Ace plans to keep up the pace, in Q4 and beyond

ACE2016Las Vegas — Ace had plenty to congratulate its members for at the General Session here at the Ace Hardware Spring Market.

In 2015, the co-op made $5.05 billion in revenue (that’s up 7.3%), as well as logged a 10% increase in consolidated net income. Domestic retail same-store sales grew 4.6%, and that’s not even counting various forms of recognition it received (it was #24 on the NRF’s Hot 100 Retailers, as well as the #2 happiest retailer to work for according to Forbes).

Not ones to rest on their laurels, Ace executives spent the majority of the General Session discussing the various ways in which they’ll be helping members pick up the ball during the fourth quarter this year.

“I would be a hopium-smoking liar if I didn’t admit to you that we are still littered with challenges,” said president and CEO John Venhuizen.

Venhuizen pointed out that for 75% of domestic Ace retailers, the two biggest sales months are in the spring. There are under 20% of U.S. stores that hit the payday in November and December like the rest of the retail world. And those stores are doing $43/sq. ft. more than the retailers who rely on the busy spring season.

To go after this opportunity, the co-op will have to grapple with three main challenges: a general decline in brick and mortar; lack of holiday shopping awareness; and the current Q4 dependency on extreme weather.

Instead, Ace is looking to change direction and learn from the retailers who exposed this opportunity in the first place.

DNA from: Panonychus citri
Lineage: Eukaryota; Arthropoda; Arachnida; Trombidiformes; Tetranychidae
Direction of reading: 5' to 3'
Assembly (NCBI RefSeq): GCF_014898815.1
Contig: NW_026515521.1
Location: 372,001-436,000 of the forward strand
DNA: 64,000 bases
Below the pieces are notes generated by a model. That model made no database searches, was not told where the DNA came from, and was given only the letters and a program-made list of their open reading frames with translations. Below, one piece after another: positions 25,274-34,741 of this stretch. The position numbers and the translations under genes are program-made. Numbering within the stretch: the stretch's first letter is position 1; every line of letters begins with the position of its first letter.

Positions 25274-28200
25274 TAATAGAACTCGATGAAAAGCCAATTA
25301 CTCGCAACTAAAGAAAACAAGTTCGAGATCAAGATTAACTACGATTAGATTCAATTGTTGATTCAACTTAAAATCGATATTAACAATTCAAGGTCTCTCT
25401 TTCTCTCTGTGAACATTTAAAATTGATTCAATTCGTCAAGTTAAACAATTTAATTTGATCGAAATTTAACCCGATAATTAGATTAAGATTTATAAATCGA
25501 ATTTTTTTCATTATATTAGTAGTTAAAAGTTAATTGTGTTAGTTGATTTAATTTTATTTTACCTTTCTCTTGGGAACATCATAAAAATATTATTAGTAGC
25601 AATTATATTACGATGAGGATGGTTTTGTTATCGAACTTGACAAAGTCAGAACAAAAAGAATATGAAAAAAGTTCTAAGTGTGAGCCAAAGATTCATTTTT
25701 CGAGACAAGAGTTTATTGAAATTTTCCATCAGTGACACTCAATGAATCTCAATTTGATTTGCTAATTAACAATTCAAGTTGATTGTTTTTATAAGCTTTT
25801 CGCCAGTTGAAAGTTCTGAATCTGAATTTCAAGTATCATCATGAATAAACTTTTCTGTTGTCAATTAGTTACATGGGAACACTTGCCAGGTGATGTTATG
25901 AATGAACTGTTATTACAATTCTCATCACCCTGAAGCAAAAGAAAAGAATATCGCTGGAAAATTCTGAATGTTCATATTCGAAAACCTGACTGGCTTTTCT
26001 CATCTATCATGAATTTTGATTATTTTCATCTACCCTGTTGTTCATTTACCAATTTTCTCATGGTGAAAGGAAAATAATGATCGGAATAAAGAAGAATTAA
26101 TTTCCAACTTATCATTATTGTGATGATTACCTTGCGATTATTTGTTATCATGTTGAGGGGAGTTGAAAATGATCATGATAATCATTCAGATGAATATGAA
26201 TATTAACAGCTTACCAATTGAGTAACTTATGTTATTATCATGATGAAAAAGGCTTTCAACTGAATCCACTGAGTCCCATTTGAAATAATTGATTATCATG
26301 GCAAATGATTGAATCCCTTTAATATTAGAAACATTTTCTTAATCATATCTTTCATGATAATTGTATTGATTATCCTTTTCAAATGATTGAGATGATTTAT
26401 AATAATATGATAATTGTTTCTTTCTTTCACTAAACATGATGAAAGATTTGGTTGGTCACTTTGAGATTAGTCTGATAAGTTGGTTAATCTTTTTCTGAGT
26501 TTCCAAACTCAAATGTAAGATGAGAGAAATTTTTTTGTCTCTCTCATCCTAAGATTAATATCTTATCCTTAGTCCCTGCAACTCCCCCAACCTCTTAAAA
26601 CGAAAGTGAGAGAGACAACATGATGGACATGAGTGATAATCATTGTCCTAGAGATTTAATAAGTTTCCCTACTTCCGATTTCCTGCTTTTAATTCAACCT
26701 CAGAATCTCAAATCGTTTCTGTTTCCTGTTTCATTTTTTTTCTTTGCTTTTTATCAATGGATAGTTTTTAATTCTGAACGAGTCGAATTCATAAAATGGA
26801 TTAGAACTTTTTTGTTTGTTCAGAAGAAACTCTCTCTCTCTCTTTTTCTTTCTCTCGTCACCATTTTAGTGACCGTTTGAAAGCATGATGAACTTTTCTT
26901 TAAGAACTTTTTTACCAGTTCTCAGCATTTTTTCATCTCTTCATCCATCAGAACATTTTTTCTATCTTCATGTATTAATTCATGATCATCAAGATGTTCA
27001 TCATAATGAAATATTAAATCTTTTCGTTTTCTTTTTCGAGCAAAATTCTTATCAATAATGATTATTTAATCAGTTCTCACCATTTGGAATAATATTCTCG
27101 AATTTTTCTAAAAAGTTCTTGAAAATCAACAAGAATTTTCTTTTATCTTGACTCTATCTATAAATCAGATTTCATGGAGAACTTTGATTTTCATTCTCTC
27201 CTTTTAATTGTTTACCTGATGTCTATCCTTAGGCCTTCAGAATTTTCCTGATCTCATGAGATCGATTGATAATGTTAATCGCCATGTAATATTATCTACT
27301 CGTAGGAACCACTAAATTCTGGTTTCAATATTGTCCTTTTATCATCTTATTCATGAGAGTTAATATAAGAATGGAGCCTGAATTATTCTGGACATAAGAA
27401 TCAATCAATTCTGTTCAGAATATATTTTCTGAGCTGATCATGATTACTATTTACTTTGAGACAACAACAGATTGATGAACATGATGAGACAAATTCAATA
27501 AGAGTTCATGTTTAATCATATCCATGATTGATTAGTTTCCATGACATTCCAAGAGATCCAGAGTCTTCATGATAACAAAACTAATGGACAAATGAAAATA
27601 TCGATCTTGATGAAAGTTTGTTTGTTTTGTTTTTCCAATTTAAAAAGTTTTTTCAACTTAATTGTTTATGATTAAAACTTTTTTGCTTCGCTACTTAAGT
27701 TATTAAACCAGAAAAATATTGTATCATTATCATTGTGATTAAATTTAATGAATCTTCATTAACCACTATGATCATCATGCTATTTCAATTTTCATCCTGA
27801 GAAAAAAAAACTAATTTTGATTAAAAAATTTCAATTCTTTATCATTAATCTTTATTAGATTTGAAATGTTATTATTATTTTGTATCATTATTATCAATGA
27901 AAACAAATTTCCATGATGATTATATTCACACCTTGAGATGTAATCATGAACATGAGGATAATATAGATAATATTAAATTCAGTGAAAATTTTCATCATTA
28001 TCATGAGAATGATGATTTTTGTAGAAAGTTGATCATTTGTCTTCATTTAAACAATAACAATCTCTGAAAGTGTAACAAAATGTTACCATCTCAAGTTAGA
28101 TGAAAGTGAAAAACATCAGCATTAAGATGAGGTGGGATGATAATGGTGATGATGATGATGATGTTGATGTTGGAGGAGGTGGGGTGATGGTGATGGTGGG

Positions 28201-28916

The first thing they’re doing right? Advertising. Venhuizen confessed that corporate has spent exactly $0 on national television advertising in December over the past 89 years. This year, Ace will spend more than $13 million on advertising in November and December to increase the brand’s holiday visibility.

Additionally, the company is embarking on a new initiative to strip 1 million hours of wasted time by “unearthing and exposing the low-hanging fruit of bureaucracy and junk corporate tends to inflict” on its retailers. Both EVP and CFO William Guzick and VP retail development & supply Brian Wiborg will spearhead this retailer simplification project, which will involve workforce management software and an electronically integrated drop-ship program through Ace Net Direct.

Furthermore, the co-op will bulwark itself against an uninspiring product assortment.

“if all we sell is the same undifferentiated crap you can buy online, we’re dead,” said Venhuizen. A prominent holiday decor section on the show floor directly reflects the current messaging, which is that many stores shy away from the $6 billion category to their own detriment.

Here’s what else Ace has up its sleeve:

  • A patronage loan program for $5 million in funding for 5 years, meant to spur more store renovations.
  • Ambitious growth aims for Children’s Miracle Network fundraising, which was up 22% in 2015.
  • Staying the course with its 20/20 Vision plan, and raising the bar for high-profit stores: 8% operating income, 18% pre-tax return on equity, and 90% or more in rankings from customers on mystery shopping engagement is the bar Ace wants to set.
  • Getting more out of active Ace Rewards members. According to John Surane, EVP merchandising, marketing and sales, the company could have pulled in an additional $450 million if every active member had shopped with Ace one more time in Q4 for an average spend of $25.
  • A store reset program, with early adopter pricing that amounts to $1,500 in savings over 12 months, and a $3,000 buyback credit for retailers who reset their own stores. There’s an additional $500 credit show special for those who act by April 3.
  • More judicious (read: reduced) use of print advertising, with savings of $5,000 that will be reallocated toward Ace Rewards.
  • More TV and digital advertising, with $60 million spend. The new commercials, which were revealed at the session, were met with approving laughter.
  • A move to double the company’s B2B business by using LED lighting as a “crowbar into local businesses,” in Wiborg’s words.